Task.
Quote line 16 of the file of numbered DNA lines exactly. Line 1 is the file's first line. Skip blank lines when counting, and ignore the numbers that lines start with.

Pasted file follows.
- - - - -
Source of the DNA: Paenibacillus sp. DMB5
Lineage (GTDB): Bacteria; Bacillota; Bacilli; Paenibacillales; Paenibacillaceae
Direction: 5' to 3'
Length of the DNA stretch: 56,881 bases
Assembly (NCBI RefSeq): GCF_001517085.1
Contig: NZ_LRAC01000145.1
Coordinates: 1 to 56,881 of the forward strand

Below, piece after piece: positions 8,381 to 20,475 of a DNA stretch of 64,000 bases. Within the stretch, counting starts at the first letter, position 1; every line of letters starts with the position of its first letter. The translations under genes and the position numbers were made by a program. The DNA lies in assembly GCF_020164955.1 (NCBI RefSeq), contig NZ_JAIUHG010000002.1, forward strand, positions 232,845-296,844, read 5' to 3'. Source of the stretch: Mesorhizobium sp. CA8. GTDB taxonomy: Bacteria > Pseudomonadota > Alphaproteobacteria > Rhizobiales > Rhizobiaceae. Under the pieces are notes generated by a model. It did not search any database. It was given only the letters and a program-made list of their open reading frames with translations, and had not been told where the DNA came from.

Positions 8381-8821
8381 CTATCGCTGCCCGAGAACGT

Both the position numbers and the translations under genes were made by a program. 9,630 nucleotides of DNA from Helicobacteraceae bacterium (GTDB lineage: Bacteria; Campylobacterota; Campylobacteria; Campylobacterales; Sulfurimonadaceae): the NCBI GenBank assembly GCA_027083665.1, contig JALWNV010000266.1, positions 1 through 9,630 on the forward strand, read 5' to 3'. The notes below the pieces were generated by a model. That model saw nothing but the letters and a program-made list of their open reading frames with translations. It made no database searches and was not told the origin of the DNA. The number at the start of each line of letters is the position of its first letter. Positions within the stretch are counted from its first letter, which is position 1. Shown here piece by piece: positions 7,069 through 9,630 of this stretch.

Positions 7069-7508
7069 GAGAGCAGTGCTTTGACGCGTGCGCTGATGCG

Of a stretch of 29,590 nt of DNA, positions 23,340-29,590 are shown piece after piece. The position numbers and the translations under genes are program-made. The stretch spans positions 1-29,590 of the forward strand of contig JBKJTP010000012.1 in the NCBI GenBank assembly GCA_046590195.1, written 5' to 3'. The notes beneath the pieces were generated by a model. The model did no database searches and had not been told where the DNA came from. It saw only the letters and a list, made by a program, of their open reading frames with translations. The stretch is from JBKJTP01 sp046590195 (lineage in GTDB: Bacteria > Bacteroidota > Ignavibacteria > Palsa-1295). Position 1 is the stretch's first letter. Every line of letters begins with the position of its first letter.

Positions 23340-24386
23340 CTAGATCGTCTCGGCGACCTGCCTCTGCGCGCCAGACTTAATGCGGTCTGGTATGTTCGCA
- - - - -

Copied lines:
23340 CTAGATCGTCTCGGCGACCTGCCTCTGCGCGCCAGACTTAATGCGGTCTGGTATGTTCGCA